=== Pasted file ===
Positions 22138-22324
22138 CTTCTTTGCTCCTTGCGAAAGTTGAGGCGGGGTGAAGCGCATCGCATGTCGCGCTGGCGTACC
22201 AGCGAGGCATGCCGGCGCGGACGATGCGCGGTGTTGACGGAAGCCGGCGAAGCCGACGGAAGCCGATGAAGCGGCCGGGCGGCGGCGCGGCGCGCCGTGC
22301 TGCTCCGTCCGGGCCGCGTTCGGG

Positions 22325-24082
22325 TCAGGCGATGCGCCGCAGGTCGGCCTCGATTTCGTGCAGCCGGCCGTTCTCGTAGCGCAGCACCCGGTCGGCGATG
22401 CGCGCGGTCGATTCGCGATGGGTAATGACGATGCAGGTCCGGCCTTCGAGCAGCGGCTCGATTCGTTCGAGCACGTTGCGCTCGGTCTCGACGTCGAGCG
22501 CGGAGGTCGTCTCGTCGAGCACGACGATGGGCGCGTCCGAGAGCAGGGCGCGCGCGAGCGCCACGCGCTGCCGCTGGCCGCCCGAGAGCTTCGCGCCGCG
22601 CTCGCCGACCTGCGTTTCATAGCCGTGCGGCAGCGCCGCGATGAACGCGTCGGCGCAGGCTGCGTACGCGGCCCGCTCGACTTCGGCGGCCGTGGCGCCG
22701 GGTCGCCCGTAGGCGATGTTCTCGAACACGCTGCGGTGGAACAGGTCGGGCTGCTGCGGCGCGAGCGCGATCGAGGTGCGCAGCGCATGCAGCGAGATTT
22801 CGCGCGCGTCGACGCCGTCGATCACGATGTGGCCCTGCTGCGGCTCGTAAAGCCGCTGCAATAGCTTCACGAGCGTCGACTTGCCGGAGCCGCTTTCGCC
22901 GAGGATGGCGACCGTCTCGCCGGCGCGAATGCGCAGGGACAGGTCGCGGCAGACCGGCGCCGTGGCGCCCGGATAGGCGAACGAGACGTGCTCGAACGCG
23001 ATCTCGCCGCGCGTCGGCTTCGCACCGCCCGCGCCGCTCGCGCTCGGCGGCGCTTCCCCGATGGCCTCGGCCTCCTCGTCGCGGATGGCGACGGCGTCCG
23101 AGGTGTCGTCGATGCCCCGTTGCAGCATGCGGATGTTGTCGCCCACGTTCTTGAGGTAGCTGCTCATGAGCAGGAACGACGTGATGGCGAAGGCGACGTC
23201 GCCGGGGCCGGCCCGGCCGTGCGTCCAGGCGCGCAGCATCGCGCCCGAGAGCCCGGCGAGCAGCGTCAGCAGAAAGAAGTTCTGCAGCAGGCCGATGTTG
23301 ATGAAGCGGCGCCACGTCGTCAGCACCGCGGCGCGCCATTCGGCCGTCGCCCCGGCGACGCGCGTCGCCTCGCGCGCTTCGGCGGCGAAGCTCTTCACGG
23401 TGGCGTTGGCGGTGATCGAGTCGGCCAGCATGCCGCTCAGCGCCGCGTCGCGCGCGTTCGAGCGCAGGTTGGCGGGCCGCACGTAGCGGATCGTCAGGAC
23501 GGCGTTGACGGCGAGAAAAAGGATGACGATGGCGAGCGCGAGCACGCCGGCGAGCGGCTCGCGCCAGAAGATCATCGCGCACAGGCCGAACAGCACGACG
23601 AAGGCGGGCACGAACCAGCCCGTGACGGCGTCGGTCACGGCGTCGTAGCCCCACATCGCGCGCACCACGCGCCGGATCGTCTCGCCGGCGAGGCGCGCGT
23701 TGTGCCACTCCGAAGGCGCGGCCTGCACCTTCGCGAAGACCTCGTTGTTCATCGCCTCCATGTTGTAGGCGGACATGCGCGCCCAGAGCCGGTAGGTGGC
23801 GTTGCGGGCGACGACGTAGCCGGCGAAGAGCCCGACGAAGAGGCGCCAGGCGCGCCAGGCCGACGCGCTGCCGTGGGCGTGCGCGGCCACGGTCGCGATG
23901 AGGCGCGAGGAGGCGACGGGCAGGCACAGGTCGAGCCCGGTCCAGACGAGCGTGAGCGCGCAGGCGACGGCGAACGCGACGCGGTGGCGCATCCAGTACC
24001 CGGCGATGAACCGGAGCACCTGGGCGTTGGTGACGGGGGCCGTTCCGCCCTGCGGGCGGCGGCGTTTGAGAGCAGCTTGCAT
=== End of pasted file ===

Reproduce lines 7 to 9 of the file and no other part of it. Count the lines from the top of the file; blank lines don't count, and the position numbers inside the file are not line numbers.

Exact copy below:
22401 CGCGCGGTCGATTCGCGATGGGTAATGACGATGCAGGTCCGGCCTTCGAGCAGCGGCTCGATTCGTTCGAGCACGTTGCGCTCGGTCTCGACGTCGAGCG
22501 CGGAGGTCGTCTCGTCGAGCACGACGATGGGCGCGTCCGAGAGCAGGGCGCGCGCGAGCGCCACGCGCTGCCGCTGGCCGCCCGAGAGCTTCGCGCCGCG
22601 CTCGCCGACCTGCGTTTCATAGCCGTGCGGCAGCGCCGCGATGAACGCGTCGGCGCAGGCTGCGTACGCGGCCCGCTCGACTTCGGCGGCCGTGGCGCCG